The 52 Places Traveler went searching for Ontario’s ice caves, gorgeous creations born of frigid climate now threatened by local weather change.
Our columnist, Sebastian Modak, is visiting every vacation spot on our 52 Places to Go in 2019 checklist. His journey to the Ontario Ice Caves required a 12-hour drive from Detroit in whiteout circumstances.
The ice caves of Ontario, Canada, accessible through the Trans-Canada Highway that skirts the shores of Lake Superior, are on the 2019 checklist of 52 Places to Go for a disheartening purpose. Like any phenomenon depending on ice, chilly and climate patterns, the caves are underneath menace from local weather change. This, although the lakeshore will get reliably pounded by snow yearly because of a lake impact that sends wind hurtling towards close by mountains, which then spark heavy precipitation. The International Joint Commission, a binational group that manages and protects boundary waters between the U.S. and Canada, predicts that Lake Superior might be fully ice-free within the subsequent two to 3 many years.
For now, most winters, the wind, waves, and bitter chilly mix to type the ice caves, although there have been winters after they don’t occur in any respect and others when a large number of them soar 20 ft excessive.
To see them now, earlier than they’re gone, felt like an immense privilege — at the same time as I used to be compelled to confront the contradictions that come up from the quantity of carbon I expended attending to them. Searching for the caves was a journey expertise that’s more and more uncommon for different causes. There aren’t any signboards. I didn’t come throughout any organized excursions to the caves and going out on the ice searching for them is harmful. Mother Superior, as I heard a couple of native check with the lake, has sunk a whole bunch of ships — she’d don’t have any qualms, I’m positive, in sinking me too.
Ice caves aren’t the one formations sculpted by Lake Superior. I noticed piles of cracked floor ice that regarded like discarded home windows, basalt rock partitions slicked over with thick layers of ice, and delicate snow-covered formations like this one at Flour Bay.
If you go
Even many locals don’t know easy methods to discover the ice caves, so going with an skilled information is significant, as is ensuring you’re correctly geared up with extra layers than you assume you want and snowshoes. Ellen Van Laar, a musician and visual artist who lives on the shore of the lake near Coppermine Point, runs Arts and Adventure, a retreat center. She provides parking for a fee and will occasionally organize tours around the lake.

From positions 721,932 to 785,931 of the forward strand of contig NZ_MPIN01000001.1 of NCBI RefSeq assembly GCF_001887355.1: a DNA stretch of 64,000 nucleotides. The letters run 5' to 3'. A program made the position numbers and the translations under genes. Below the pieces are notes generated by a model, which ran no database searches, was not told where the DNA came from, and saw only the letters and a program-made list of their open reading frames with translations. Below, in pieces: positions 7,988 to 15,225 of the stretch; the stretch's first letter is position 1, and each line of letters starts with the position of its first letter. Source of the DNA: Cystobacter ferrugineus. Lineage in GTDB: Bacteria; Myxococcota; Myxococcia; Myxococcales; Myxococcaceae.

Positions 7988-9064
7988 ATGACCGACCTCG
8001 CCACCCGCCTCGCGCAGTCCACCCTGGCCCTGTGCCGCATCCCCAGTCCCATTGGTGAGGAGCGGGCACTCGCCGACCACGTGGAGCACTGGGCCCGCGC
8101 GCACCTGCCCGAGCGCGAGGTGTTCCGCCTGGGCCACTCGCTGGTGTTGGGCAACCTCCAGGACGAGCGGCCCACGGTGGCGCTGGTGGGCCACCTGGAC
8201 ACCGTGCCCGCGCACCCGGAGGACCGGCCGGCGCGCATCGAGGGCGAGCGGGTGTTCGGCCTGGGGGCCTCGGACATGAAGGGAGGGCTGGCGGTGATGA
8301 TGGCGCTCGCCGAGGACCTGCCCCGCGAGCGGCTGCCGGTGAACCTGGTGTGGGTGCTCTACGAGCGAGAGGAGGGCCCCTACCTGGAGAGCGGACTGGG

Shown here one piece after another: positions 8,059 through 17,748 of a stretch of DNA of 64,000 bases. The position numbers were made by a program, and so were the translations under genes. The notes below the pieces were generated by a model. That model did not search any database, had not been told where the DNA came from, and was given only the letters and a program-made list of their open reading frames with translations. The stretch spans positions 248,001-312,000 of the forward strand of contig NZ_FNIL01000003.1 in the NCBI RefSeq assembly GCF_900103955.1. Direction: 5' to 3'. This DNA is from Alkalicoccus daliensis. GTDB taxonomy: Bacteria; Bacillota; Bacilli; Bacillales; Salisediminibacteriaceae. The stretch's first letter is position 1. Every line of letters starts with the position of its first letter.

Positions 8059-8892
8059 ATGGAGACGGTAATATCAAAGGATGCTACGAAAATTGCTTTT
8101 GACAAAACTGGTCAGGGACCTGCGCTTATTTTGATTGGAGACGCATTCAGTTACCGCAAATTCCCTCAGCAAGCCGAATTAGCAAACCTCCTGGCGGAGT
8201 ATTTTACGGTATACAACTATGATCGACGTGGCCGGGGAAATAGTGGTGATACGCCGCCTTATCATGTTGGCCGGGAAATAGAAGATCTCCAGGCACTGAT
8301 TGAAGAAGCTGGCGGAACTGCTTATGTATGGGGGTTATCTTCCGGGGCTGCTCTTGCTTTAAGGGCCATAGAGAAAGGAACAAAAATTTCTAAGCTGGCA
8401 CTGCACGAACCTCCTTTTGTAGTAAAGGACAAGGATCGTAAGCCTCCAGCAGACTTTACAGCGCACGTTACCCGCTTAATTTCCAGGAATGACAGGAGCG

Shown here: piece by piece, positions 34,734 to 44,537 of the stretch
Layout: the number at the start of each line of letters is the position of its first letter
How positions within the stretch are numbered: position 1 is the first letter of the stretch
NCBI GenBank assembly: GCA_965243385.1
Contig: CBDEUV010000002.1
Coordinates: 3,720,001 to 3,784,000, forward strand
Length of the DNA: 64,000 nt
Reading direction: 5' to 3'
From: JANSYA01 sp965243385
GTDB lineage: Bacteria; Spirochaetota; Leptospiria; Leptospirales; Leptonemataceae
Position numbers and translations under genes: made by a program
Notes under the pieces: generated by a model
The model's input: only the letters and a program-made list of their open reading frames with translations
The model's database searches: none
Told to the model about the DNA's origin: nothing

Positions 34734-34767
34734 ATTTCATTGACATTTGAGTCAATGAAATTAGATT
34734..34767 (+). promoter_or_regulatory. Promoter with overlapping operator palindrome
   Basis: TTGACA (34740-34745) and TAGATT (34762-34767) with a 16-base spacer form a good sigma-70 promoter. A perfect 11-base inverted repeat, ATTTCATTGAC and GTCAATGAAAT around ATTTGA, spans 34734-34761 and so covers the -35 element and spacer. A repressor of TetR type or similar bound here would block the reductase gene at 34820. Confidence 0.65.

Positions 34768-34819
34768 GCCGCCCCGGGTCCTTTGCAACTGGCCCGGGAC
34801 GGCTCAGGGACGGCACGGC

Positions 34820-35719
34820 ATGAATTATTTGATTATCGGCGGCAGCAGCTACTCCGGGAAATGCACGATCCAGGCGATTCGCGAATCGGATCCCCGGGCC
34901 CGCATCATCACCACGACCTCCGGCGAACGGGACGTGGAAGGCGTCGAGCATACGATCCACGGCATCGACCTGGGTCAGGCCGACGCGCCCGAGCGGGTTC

Some lessons learned? Don’t walk on anything you aren’t 100 percent confident is either land or very thick ice; wear snowshoes and, if you have a guide, follow in their tracks from a safe distance; and always err on the side of caution.
Accommodations near the ice caves are scarce. Some of the closest hotels and lodges are closed for the winter. But Stokely Creek Lodge, a collection of rustic cabins surrounded by 60 miles of cross-country ski and snowshoe trails, is about 30 miles from the nearest ice caves.
Some ice caves, like this skull-like formation in Coppermine Point, are rock caves that over time are covered by layers of ice.
Jeff Dixon, a Sault Ste. Marie-based photographer who creates stunning pieces of art from photographs of the caves, took me out in search of them one day and warned me about the bridges. “You don’t even know you’re on them half the time — you think it’s a solid 30-foot mound of ice and it’s not. If it breaks, you fall and there’s no way to get out,” he said.
The cross-country ski trails near Sault Ste. Marie are some of the best on the continent. “Once you’ve skied here, so many other trails become underwhelming,” said Gaylen Byker, who along with his wife has owned the Stokely Creek Lodge since 2007 but has been coming to its trails for 40 years.
The winters are still bitterly cold along Lake Superior, the cross-country trails are still refreshed daily with falling snow, and the ice is still there. But to watch the ice caves, like this one at Coppermine Point, forming serves as a poignant reminder of how fragile their existence is.
Get more stuff like this
Subscribe to our mailing list and get interesting stuff and updates to your email inbox.
Thank you for subscribing.
Something went wrong.